Step 1: Early recognition and call for help
At first instance, it’s important to know the difference between a heart attack and a sudden cardiac arrest.
A heart attack is a serious medical emergency where the supply of blood to the heart is suddenly blocked, usually by a blood clot. The person’s chest may feel like it’s being squeezed by a heavy object, sometimes described as “vice-like pain” The experience can radiate from the chest to the jaw, neck, arms and back, accompanied with shortness of breath, feeling weak and possibly lightheaded.
With a sudden cardiac arrest, the casualty’s heart suddenly stops circulating blood around the body, usually due to the abnormally functioning electrical signals in the heart. The heart stops pumping blood and the brain is starved of oxygen. The person will be unconscious and not breathing normally.
Both are serious emergencies that require immediate treatment. This is absolutely vital in the case of a sudden cardiac arrest, as death can occur within minutes without treatment. The most important thing to do first is to call for help – from those around you, and by dialling 999 to contact the emergency services.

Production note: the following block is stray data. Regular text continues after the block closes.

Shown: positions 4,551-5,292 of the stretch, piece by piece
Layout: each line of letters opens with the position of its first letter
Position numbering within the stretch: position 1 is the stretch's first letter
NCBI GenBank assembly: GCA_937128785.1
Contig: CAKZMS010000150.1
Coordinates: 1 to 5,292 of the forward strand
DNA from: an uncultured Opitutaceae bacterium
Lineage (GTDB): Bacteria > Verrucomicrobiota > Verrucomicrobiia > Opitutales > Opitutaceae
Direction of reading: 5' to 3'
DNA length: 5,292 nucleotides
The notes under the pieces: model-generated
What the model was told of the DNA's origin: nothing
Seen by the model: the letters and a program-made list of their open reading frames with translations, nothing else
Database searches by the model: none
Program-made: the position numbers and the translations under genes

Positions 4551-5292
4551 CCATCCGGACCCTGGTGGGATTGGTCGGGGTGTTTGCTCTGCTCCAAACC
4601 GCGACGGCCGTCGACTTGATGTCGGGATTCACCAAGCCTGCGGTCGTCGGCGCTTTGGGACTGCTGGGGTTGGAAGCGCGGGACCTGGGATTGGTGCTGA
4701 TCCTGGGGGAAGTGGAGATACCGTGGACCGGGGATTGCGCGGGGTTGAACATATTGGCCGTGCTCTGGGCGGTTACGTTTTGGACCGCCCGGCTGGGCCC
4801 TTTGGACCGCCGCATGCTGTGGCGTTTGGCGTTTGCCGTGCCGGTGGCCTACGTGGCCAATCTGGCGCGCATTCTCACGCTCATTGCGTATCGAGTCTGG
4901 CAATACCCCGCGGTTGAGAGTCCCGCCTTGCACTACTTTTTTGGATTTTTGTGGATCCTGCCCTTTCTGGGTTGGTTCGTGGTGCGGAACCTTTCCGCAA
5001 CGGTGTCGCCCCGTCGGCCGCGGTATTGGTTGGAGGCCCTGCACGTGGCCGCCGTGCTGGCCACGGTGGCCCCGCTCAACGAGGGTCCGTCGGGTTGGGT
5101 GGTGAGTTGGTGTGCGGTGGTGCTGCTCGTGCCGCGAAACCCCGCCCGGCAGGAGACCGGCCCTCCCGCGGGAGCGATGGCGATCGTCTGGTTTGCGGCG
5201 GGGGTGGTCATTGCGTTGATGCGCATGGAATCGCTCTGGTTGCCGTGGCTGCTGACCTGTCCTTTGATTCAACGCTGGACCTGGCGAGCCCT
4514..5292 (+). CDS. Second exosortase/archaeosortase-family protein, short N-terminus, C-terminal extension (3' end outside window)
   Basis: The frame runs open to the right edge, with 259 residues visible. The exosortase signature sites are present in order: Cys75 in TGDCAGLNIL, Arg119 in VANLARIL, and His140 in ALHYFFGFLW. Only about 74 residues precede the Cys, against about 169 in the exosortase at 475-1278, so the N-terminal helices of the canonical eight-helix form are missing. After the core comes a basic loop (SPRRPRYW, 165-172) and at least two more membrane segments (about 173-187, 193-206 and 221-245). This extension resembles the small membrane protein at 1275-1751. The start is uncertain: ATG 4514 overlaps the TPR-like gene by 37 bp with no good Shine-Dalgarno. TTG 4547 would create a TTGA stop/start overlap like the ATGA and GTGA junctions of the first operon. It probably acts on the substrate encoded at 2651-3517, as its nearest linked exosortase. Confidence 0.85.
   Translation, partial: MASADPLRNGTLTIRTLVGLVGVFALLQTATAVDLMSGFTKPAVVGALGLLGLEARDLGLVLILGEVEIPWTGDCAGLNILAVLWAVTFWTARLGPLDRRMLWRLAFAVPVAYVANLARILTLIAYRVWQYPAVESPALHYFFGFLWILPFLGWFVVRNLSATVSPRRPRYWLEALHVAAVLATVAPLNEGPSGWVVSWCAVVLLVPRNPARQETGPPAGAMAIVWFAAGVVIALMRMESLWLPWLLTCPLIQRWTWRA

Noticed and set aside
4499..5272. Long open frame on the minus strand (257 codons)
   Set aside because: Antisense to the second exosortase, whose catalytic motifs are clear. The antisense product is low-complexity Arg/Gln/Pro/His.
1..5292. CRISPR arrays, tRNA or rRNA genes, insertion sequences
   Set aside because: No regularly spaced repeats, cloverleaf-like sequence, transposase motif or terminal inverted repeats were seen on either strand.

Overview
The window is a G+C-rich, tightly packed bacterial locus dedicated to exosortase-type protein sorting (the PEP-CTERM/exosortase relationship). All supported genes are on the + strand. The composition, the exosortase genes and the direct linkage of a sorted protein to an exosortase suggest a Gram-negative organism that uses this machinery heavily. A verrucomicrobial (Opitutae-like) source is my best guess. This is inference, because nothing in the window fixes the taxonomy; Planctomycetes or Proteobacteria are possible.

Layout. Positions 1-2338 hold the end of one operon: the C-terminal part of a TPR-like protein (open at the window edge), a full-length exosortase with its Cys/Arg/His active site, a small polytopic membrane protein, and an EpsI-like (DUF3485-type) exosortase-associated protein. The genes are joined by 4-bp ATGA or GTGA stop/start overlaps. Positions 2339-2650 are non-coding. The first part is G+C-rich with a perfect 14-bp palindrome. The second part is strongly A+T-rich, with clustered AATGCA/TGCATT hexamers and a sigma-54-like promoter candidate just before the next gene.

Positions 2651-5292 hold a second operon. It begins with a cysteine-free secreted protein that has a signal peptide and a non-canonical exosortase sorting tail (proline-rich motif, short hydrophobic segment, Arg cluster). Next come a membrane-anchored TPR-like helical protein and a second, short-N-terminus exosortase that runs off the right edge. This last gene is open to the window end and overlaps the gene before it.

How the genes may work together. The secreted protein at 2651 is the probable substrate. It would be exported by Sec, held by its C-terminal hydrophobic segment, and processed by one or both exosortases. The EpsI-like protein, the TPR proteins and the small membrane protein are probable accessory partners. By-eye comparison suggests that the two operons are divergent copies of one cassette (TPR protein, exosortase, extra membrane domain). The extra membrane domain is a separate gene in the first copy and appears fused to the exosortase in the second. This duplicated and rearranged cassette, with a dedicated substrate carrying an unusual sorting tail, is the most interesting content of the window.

Step 2: Bystander CPR
The second step in the Chain of Survival is for someone on the scene to perform CPR immediately.
They don’t necessarily have to be first aid trained, although being armed with CPR skills and knowledge will greatly assist in ensuring the correct procedures are followed, thus improving the casualty’s chances of survival. Could this be you?
Learning to perform CPR doesn’t require a degree or years of study, and you don’t need to have a medical background. It can be performed by people from all walks of life, with just a day’s training. And it literally saves lives.
For every minute without CPR, the chances of survival reduce by up to 10 percent. If CPR is performed early, ideally within the first 5 minutes, and with access to an automated external defibrillator (AED), the chances of survival can as much as double.